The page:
ChinaFile: An Antidote to Glam



EDITOR’S NOTE: Huang Hung is a prominent China-based journalist in print, television and digital media. Launching today, ChinaFile is a weekly column she will write for each Wednesday’s WWD and for WWD.COM.

BEIJING — Ever since Louis Vuitton opened its first store in China in 1992, China has been logo mania on steroids. As China is set to become the biggest luxury market this year, a counterculture to bling seems to have gained some headway on the fashion scene here.

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Inside North Korea: The day Kim Jong-il gave me a Rolex

BBC News


As part of North Korea’s propaganda machine, Jang Jin-sung spent his career writing eulogies of Kim Jong-il, before growing disillusioned and fleeing to South Korea in 2004. Here he describes life as a member of the North Korean elite.

I wrote poems for the regime under a pen name, pretending I was a grass-roots poet from the South. I wrote epic poems glorifying Kim Jong-il, which were published in the main newspaper in the North.


I met Kim Jong-il twice. The first time, in 1999, I was overwhelmed and full of emotion. But at the same time I thought the image I had received of him – through brainwashing – was very different to how he appeared in person.

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The Substance of a Winner



HONG KONG — The starting bell rang. The three big men in front of us jumped to their feet, obscuring our view. After a few seconds they took their seats again and we saw my father-in-law’s horse, Able One, in second place, a length or two behind the leader, Flying Blue. Two or three years ago this had been a perfect place for him from which to win. But now, surely this was just a tease.

This was the Hong Kong Jockey Club’s marquee event, International Race Day. The afternoon’s races featured many of the world’s most talented horses, jockeys and trainers. Click here to read more »

Missing Gao Zhisheng


By Paul Mooney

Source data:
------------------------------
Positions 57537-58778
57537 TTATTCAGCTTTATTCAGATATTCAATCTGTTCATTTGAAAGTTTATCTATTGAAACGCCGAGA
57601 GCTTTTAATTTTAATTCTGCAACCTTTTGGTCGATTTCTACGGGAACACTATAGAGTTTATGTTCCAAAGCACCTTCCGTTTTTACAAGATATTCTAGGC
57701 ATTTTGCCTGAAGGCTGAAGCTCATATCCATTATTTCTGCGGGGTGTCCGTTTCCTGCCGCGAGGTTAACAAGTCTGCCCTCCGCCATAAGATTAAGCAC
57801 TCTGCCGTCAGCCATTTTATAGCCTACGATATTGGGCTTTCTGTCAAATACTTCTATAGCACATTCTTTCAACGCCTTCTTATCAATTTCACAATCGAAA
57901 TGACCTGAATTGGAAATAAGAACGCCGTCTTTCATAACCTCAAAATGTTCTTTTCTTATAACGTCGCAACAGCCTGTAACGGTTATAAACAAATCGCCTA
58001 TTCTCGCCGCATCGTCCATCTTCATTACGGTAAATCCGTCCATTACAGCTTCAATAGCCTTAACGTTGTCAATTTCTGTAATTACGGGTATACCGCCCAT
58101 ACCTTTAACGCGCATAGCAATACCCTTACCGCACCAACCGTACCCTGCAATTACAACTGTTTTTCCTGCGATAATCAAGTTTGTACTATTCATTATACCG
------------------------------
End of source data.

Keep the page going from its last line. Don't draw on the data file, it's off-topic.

A Chinese dissident is returned to prison while his family faces continued suffering in exile.


Last Friday, China’s state-run news media announced that human rights lawyer Gao Zhisheng would return to prison to complete his full three-year sentence, supposedly because he violated the terms of his probation. The news was a surprise because the police have illegally detained Mr. Gao for the last 20 months, making it difficult for him to violate anything. Click here to read more »

Geling Yan — Novelist and screenwriter, Berlin


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Lunch with … Jessica Rudd

The Age

Shane Green


Jessica Rudd recalls the day her father was knifed as prime minister as if turning the pages of one of her novels. Which, of course, she is.


Predictions in politics are notoriously fraught but in Jessica Rudd’s case, scarily prescient. In her first book, Campaign Ruby, written months before her father was deposed, she tells of an incumbent prime minister overthrown by his female deputy.

On June 23 last year, Jessica Rudd was in Canberra for a photo shoot when she received a stunning call from her mother, Therese: there was something happening and she should get to Parliament House. The next few surreal hours culminated in her sitting outside her father’s office, where he was meeting Julia Gillard.

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